2. How long does my work persist.

The second is the tougher one. Part of movies losing their allure was 2 years of hard labor for a 10 week run. The CD-ROM games I worked on were on sale at list price for years, it was hard to justify putting that much effort into something that went "poof" in a few months.

On the first, human relationships are where you find them rewarding. If it weren't for BBSs, I don't know if I'd have met Meuon, or Justin. or Keevah, or Topspin, or a number of other people who've become part of my community. Of course it's interesting that all those names are pseudonyms, that to some extent we maintain a slightly different persona online.

But I think even people with whom I've only had a virtual relationship would notice if my web presence suddenly went away. With about the same level of mourning that I'll have when one of my coffee shop regulars disappears; weblogs are kind of the equivalent of the morning discussion in-line, "how's work? the kid? what you been doing lately?". And I've thought about that, would I want it to continue? Back in the days when my whitewater pages got most of the traffic, that would have been an emphatic "yes". Now I'm less certain.

When Genehack (although I've got other channel communications with John) or Ethel the Blog doesn't update, I wonder. I miss those voices in my daily mix.

On the other hand, if J.D. Salinger died, despite that his work is presumably going to last longer than any of our weblogs, I'd hardly blink: He's added nothing to my existence since I was exposed to his work in high school.

My influence on the world has a limited life. Different projects have different effects. Obviously your daughter extends that influence out decades, where a web site might give 6 months to a completely different audience. To me the web site gives a bigger payback because I'm still searching for what that impact on the world wants to be.

No conclusions, just assent from a different perspective.

#Comment made: 2002-02-21 05:34:22+00 by: Dan Lyke

Normally when posters don't go in and edit their own categories I try to fix them. This time I think "interactive drama" is staying [grin].

#Comment made: 2002-02-21 05:34:22+00 by: ghasty

Category kinda sums up Eric's life right now...

#Comment made: 2002-02-21 05:34:22+00 by: other_todd

Dan, I think I generally have the opposite problem from Eric: What bothers me is that all my work, most of my play, and a great deal of my interpersonal relationships have been built on the Aether for the latter half of my life so far, and I don't see that changing. In other words, I'm worried that my cyberspace life is cannibalizing my meatspace life. Unlike Eric I don't think I HAVE much of a meatspace life (although I have friends, thank heavens, who would dispute that).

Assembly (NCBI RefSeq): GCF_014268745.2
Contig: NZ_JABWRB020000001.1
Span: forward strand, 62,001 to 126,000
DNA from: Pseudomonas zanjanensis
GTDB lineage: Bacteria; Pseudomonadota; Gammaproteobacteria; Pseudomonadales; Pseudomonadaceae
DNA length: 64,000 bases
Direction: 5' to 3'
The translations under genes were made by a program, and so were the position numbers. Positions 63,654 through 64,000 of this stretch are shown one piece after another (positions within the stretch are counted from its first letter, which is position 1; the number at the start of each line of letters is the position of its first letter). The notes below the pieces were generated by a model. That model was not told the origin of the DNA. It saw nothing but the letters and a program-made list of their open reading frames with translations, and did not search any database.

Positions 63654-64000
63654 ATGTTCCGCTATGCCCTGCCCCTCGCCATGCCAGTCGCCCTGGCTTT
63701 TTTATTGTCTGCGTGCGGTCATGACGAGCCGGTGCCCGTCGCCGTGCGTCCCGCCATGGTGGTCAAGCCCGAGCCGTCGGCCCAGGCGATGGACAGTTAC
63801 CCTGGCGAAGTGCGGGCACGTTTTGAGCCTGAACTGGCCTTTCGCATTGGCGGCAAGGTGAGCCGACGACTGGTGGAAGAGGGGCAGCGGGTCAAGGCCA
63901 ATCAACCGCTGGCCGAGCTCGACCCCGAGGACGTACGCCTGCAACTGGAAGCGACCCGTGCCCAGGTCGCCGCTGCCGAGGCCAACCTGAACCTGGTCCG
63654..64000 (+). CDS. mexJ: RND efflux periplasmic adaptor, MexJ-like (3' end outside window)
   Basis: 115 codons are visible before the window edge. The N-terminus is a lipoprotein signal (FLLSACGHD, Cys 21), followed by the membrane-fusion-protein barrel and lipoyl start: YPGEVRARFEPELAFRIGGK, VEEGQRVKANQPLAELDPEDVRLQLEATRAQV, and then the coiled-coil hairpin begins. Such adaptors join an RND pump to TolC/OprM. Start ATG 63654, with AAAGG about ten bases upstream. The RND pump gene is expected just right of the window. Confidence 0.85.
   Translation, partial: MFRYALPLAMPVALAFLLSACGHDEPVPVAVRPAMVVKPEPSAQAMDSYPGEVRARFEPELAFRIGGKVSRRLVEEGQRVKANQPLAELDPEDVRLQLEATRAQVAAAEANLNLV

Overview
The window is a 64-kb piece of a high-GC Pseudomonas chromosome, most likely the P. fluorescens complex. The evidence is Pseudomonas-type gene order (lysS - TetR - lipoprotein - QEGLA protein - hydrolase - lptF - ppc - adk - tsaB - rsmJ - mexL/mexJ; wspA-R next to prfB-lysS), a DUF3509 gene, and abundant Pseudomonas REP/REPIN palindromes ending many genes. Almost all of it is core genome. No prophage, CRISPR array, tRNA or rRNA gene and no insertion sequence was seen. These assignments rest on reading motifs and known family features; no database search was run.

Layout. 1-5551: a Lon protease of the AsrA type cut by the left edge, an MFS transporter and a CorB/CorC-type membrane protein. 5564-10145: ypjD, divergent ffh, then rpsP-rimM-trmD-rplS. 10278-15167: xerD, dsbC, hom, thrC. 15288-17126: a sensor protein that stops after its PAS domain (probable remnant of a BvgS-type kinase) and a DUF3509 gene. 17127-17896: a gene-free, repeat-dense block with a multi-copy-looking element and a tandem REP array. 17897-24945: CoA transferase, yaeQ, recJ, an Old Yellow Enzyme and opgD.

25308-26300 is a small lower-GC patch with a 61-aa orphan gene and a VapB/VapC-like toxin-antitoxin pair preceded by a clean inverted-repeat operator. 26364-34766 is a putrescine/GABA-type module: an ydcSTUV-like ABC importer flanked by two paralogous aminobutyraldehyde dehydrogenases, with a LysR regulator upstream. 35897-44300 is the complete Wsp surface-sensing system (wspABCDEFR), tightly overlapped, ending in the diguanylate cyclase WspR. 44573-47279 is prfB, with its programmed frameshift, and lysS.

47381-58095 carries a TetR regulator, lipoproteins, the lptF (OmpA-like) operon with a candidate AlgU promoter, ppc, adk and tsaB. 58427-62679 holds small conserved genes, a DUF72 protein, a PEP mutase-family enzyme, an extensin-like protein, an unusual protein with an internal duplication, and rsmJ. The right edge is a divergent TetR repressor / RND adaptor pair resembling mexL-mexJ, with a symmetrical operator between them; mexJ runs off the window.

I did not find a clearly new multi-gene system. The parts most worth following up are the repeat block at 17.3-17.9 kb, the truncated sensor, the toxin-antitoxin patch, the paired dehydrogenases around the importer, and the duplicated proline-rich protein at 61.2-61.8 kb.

It strikes me that Aether is not really a firm foundation to build a life upon.

That said, the impermanence of the things I do here has never bothered me much. I figured that was built into the medium. I have become an expert at judging the work to fit the lifespan, which is why so many of my games and projects are low-impact; I refuse to put in the effort for something that people will have forgotten or put aside fifteen minutes from now. Quick thrills, that's the deal. Slap it together and have done.

Sure, once in a while I try to do something that shows the quality of work I know I'm capable of when I want it ... but then who sees that quality? Who can look at what I do with an accomplished enough eye to know where the welding is crooked? My code is rarely inspected by other eyes; what I do is beneath contempt for most of the people I work with. My stories ... well, most of the people I know who would read them THAT way are now professional or semi-pro editors and have enough trouble getting through their respective slushpiles.

Eric, I don't suppose "Because we'd miss your voice when you were gone" is an adequate answer?

#Comment made: 2002-02-21 05:34:22+00 by: TC

I think there is something intrinsicly wrong with making life decisions while in something called the "Corpse Pose" har har. Todd B. and everyone else seems to be nailing it but I'll add my voice too. Do what you think is best for you(be selfish here) but I'll miss your company if you leave. If you want to go out and reinvent yourself, thats cool too. I hope to meet the new you. I could tell you a great story about how I created a new persona in Ultima-Online and got to get to know my old meat-space friends from a fresh perspective. As for the daughter time, I understand this and it's not fair to the rest of your life to try to compare the two. your relationship with your children will always blow everything else away(accept and enjoy that)....

#Comment made: 2002-02-21 05:34:22+00 by: ebradway